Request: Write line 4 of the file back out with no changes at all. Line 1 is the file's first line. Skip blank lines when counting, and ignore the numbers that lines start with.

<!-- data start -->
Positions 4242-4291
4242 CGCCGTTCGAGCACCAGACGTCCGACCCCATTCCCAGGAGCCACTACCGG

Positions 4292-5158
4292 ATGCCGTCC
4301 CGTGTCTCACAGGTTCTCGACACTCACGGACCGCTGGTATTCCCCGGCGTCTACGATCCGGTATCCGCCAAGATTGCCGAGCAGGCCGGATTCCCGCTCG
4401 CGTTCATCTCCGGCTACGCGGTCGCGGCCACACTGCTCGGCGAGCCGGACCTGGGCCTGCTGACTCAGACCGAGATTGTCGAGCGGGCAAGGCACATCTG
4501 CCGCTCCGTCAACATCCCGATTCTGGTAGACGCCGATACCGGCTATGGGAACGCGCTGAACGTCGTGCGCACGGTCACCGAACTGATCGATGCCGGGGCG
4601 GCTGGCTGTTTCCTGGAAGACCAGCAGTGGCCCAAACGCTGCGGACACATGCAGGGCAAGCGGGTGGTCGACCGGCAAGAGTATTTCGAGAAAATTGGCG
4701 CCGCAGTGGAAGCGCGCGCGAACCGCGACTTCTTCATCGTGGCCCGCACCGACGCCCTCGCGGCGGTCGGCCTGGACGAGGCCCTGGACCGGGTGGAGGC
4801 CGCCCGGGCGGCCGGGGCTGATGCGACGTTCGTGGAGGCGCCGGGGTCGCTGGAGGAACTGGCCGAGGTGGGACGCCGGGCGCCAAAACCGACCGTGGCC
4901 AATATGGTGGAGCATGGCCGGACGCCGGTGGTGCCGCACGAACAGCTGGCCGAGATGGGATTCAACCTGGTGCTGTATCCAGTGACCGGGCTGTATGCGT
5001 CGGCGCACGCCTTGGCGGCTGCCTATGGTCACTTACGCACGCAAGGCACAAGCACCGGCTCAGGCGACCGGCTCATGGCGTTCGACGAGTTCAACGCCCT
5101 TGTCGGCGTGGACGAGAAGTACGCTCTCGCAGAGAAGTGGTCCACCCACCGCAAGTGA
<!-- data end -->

4292 ATGCCGTCC